Cali Owings, Published March 28 2014
A forgotten reformer: Concordia to renew focus on Hans Nielsen Hauge, whose campus memorial once drew 15,000
When it was dedicated in 1912, more than 15,000 people came to Concordia to celebrate the life and faith of Hauge, who is credited with spurring a spiritual awakening in Norway and influencing many Norwegian immigrants who settled throughout the Red River Valley.
While students pass the monument every day, few know of Hauge’s teachings and their impact on the college and church today.
Retired pastor and Concordia graduate Lyle Rich has studied Hauge’s legacy for two years with the help of school archivist Lisa Sjoberg.
As a student, Rich said he didn’t know any of the history behind the monument. After both of his grandparents passed away and he became interested in his Norwegian heritage, he started learning more about Hauge.
Rich and Sjoberg aim to use their research to increase awareness among today’s Concordia students because many of Hauge’s values are still relevant.
“This guy belongs not only by the chapel, but the School of Business,” Rich said. “Ethical, generous, honest. To me, he’s kind of the focus of the whole campus.”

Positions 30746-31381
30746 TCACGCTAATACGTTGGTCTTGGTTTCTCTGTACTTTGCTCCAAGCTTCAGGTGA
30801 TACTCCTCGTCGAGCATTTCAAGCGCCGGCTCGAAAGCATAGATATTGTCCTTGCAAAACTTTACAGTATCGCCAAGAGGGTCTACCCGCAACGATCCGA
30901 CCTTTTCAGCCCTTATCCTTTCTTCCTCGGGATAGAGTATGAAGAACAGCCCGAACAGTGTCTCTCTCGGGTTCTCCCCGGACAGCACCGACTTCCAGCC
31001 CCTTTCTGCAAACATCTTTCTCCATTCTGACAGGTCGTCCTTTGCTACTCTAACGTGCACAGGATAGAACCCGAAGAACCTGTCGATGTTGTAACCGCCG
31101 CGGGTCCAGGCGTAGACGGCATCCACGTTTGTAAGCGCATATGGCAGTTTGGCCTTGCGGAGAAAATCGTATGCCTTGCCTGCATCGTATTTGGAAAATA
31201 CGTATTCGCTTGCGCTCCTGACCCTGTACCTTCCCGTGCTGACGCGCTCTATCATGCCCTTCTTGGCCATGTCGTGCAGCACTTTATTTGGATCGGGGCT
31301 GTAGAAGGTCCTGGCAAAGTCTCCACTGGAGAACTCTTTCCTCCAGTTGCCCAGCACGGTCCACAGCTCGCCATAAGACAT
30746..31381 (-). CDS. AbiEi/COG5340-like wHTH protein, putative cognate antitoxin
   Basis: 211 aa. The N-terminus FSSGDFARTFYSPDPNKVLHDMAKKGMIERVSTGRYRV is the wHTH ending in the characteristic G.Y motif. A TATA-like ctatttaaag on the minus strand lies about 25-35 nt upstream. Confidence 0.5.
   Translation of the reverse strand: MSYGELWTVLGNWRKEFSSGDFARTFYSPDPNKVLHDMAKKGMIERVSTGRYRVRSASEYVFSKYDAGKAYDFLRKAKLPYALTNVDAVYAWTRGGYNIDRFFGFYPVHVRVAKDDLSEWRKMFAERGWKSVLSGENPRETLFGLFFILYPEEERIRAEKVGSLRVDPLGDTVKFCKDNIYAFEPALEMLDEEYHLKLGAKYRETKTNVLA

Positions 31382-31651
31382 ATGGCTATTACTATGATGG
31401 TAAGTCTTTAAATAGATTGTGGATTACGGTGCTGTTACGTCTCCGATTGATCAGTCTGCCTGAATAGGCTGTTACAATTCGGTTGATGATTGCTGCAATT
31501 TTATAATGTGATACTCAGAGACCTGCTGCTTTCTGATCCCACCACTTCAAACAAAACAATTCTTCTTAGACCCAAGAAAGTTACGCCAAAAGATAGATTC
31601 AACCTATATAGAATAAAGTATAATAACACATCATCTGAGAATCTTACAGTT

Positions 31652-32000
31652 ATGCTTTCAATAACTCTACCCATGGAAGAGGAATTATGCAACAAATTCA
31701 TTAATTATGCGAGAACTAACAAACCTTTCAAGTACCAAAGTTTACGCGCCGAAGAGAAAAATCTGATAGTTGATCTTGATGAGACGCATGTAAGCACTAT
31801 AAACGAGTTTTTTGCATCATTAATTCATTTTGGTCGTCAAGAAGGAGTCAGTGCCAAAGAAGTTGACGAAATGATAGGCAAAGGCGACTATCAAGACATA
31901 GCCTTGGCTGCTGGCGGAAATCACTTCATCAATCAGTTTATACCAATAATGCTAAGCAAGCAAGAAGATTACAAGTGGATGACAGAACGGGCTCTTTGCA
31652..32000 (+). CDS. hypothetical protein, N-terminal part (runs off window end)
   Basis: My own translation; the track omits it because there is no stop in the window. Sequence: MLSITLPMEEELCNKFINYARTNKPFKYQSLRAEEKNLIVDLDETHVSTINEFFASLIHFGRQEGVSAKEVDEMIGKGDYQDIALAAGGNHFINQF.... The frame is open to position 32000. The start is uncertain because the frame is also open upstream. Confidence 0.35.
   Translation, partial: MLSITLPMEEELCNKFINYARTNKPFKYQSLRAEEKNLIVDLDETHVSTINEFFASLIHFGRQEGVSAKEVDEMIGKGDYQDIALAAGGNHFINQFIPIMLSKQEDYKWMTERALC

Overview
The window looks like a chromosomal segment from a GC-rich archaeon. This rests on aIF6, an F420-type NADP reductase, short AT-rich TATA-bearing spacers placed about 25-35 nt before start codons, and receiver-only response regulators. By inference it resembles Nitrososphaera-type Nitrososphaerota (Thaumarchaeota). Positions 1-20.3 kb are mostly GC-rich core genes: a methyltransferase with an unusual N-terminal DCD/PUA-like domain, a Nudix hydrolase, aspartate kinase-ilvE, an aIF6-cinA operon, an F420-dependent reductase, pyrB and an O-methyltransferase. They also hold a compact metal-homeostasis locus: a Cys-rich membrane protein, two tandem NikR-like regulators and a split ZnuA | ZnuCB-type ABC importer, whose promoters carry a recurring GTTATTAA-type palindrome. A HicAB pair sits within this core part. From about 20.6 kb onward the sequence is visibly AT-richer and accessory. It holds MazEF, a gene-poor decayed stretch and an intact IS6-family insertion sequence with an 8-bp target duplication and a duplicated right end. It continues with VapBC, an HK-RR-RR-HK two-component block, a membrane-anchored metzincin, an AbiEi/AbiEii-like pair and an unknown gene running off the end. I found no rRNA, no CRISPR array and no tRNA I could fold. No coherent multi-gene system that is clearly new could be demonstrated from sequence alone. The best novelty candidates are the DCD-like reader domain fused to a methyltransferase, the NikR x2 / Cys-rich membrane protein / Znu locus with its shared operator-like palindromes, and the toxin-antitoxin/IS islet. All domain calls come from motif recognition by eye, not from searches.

He said they owe it to students to share his memory.
Students will have several opportunities to learn about Hauge’s influence this year. Over the summer, the Concordia Language Villages in Bemidji will dedicate an interactive display project to Hauge. For the Evangelical Lutheran Church in America, today is the day to honor his memory.
Sjoberg said she hopes to create an exhibit about every four years dedicated to Hauge so students can learn his story at some point during their time on campus.
Born in 1771 as the fifth of 10 children on his family farm in Norway, Hauge had humble beginnings. He was called to share the word of God directly with people throughout Norway, walking from farm to farm visiting with people about their faith.
He called for the revival of the heart in worship, instead of “going through the motions,” Rich said.
At that time, participation in the Church of Norway was dwindling.
“He really rescued Christianity because in that day, the church had become too formalized, too connected to the government,” Rich said.
Because he wasn’t ordained, Hauge was often thrown in jail because laymen weren’t allowed to preach. Each time, he would return to sharing his message with common people.
Beyond his faith, Hauge was a practical Christian who started several businesses, and he was a champion of human rights. He was ahead of his time in hiring women and people with disabilities.
“His heart was for the common man, for the unemployed and for those that want to have peace with God,” Rich said. “That’s probably why 15,000 came for this dedication.”
Readers can reach Forum reporter Cali Owings at (701) 241-5599